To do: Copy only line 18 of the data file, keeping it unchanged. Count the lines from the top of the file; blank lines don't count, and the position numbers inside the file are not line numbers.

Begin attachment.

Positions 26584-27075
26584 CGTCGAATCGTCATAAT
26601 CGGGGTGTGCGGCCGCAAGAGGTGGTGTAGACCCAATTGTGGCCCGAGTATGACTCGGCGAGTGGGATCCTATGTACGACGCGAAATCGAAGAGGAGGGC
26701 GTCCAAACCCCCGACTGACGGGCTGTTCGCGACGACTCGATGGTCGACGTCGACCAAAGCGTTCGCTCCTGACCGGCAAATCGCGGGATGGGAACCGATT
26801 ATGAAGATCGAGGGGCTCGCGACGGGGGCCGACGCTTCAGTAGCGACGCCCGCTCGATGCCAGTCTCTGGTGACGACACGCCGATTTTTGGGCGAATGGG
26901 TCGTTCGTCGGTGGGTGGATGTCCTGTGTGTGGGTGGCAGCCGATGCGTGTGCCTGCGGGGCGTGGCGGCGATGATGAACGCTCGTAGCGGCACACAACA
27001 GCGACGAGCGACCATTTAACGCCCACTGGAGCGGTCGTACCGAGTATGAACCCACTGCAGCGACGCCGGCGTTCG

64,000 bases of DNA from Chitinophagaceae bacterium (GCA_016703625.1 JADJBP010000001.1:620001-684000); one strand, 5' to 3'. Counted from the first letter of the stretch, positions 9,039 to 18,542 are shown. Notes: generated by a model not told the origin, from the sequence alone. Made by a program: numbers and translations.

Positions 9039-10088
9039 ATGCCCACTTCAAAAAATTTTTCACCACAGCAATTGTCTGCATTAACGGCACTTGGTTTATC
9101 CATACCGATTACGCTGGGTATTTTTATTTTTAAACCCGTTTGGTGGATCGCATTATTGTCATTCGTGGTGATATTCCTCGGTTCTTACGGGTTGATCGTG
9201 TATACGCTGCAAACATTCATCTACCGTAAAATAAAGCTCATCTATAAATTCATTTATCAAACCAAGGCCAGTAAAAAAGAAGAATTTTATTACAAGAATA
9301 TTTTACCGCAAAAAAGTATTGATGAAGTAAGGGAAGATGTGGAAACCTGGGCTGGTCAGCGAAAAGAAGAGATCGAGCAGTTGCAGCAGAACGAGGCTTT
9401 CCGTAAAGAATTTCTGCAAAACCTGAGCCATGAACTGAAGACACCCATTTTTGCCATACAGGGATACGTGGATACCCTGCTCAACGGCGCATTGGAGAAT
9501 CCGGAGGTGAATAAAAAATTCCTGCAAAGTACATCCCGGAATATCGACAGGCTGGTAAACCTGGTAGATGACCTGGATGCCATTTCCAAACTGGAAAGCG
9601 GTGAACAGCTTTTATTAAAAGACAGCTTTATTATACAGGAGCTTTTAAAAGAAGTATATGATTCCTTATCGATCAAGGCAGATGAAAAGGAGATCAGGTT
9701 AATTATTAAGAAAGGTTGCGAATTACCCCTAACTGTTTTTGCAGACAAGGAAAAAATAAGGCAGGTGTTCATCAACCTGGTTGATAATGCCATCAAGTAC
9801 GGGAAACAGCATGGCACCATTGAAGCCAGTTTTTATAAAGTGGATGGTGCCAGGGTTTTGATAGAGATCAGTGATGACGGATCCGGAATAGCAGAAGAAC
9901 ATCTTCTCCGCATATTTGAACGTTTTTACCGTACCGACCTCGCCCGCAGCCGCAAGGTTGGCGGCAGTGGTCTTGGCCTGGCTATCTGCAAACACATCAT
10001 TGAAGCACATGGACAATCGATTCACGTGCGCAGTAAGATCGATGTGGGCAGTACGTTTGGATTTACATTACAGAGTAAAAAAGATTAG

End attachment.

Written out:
9801 GGGAAACAGCATGGCACCATTGAAGCCAGTTTTTATAAAGTGGATGGTGCCAGGGTTTTGATAGAGATCAGTGATGACGGATCCGGAATAGCAGAAGAAC